Apple has quietly removed all references to its child sexual abuse scanning feature from its website, months after announcing that the new technology would be baked into iOS 15 and macOS Monterey.

Back in August, Apple announced that it would introduce the feature to allow the company to detect and report known child sexual abuse material, known as CSAM, to law enforcement. At the time, Apple claimed — unlike cloud providers that already offered blanket scanning to check for potentially illegal content — it could detect known illegal imagery while preserving user privacy, because the technology could identify known CSAM on a user’s device without having to possess the image or device, or knowing its contents.

Apple faced a monumental backlash in response. Security experts and privacy advocates expressed concern that the system could be abused by highly resourced actors, like governments, to implicate innocent victims or to manipulate the system, while others ridiculed being ineffective at identifying images of child sexual abuse.This led to dozens of civil liberties groups calling on Apple to abandon plans to roll out the controversial feature.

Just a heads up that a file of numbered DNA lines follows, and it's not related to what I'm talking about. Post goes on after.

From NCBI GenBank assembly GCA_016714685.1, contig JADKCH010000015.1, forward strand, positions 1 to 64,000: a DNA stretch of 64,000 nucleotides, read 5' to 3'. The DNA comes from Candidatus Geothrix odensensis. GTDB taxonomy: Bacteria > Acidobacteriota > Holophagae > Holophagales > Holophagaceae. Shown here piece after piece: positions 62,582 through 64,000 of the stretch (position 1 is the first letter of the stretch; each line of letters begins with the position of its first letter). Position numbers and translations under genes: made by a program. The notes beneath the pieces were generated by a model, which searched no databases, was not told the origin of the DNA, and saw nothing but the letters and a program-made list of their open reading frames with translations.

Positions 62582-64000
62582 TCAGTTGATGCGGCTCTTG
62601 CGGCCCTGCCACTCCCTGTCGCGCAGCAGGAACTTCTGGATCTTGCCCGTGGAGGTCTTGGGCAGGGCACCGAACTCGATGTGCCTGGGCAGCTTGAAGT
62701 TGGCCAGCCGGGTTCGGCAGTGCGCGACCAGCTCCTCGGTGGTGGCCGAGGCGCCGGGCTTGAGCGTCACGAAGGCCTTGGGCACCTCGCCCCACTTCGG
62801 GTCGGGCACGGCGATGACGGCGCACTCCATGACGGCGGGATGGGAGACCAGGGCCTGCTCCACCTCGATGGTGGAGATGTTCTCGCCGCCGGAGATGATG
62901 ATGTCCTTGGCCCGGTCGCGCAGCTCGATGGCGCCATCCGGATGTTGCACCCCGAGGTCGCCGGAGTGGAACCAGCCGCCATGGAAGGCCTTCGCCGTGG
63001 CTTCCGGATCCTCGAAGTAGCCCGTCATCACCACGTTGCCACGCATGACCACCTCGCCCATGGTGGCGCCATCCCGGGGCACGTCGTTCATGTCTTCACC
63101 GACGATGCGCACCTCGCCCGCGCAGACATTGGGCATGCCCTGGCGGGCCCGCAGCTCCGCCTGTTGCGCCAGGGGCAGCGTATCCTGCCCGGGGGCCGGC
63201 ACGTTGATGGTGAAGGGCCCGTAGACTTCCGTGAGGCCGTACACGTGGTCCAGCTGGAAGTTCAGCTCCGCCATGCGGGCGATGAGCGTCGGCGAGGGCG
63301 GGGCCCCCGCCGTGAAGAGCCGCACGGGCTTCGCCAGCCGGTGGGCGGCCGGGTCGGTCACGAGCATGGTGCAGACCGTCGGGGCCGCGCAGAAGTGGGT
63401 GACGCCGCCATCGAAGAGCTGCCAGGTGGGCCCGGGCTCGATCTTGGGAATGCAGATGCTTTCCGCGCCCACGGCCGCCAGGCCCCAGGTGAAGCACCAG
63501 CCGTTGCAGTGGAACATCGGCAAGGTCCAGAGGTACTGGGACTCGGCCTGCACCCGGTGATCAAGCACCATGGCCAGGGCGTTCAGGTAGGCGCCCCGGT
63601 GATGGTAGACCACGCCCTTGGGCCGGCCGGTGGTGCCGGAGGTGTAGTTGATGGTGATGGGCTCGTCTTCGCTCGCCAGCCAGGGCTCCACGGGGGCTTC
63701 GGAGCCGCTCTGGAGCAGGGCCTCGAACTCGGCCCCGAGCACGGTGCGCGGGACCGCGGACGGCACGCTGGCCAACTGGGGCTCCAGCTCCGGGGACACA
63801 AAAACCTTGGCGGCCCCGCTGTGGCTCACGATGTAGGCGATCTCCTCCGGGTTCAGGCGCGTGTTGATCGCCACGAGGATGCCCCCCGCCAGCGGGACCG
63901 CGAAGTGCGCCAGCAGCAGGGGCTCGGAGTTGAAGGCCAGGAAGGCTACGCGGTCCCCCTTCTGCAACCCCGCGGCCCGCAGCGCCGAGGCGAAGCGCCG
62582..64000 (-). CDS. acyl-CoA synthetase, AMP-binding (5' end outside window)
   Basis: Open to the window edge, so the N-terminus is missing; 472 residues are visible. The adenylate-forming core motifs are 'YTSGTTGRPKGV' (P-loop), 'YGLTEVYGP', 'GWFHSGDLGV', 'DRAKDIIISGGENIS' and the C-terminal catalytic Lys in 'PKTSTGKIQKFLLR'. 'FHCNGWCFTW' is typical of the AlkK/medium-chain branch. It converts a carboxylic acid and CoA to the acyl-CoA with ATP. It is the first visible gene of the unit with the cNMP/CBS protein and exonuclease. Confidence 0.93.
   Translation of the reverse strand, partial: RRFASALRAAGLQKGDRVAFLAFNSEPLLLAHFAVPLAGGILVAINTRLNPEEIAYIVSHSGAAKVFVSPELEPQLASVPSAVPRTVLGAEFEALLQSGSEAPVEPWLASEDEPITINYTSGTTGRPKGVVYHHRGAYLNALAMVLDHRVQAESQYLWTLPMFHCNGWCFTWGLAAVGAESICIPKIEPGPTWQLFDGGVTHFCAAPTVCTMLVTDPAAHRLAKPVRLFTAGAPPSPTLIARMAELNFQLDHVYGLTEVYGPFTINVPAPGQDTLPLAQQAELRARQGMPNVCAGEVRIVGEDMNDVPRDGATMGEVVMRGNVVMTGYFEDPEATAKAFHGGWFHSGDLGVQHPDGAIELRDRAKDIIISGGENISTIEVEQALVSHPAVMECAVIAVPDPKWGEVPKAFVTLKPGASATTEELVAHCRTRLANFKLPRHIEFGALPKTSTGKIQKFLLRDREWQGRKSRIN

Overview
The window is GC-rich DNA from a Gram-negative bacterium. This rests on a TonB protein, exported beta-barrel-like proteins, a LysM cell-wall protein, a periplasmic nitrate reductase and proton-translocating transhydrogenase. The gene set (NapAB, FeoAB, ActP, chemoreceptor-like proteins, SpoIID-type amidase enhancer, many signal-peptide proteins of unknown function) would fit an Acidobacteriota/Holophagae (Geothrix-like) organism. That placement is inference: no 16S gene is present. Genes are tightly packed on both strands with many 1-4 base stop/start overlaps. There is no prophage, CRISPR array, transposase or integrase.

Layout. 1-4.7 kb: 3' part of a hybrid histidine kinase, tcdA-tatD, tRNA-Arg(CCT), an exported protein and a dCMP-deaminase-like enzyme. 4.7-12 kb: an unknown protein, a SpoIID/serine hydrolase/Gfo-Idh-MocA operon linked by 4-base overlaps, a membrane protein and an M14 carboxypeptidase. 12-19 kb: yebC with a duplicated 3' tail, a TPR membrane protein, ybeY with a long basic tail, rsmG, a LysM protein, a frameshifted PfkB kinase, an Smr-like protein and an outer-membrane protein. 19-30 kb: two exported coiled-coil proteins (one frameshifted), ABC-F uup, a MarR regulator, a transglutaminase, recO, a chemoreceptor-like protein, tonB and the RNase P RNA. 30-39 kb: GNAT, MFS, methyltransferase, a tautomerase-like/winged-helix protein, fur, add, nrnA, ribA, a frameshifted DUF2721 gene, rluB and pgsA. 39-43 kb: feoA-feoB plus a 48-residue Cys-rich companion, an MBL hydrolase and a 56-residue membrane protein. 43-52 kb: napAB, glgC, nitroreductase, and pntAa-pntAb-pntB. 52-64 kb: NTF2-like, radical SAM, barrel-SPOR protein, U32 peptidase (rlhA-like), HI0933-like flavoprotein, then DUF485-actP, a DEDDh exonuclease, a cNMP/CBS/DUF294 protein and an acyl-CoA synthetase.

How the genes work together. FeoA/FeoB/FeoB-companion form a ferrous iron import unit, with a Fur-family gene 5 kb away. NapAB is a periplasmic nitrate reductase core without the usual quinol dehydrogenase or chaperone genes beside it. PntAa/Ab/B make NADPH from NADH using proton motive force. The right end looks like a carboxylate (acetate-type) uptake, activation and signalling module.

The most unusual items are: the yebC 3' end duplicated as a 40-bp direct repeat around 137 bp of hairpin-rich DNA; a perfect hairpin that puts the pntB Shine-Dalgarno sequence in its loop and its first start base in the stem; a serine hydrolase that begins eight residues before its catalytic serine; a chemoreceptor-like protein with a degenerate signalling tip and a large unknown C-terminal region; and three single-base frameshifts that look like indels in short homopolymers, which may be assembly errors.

Despite a publicity blitz that followed in an effort to assuage fears, Apple relented, announcing a delay to the rollout of the CSAM scanning feature. The company said “based on feedback from customers, advocacy groups, researchers and others, we have decided to take additional time over the coming months to collect input and make improvements before releasing these critically important child safety features.”

Now it looks like the feature might have been scrapped altogether.

MacRumours first noticed that all mentions of CSAM have been quietly scrubbed from Apple’s Child Safety webpage. Up until December 10, this page included a detailed overview of CSAM detection and a promise that the controversial feature would be “coming later this year in updates to iOS 15, iPadOS 15, watchOS 8, and macOS Monterey.” The updated version of the page removes not only the section on CSAM detection but also scrubs all references to the technology and a section offering links to documents explaining and assessing the CSAM process. Now, Apple’s Child Safety page only contains a reference to Communication safety in Messages and expanded guidance for Siri, Spotlight and Safari Search, the former having debuted on iOS 15 earlier this week.

A spokesperson for Apple did not immediately respond when reached for comment.



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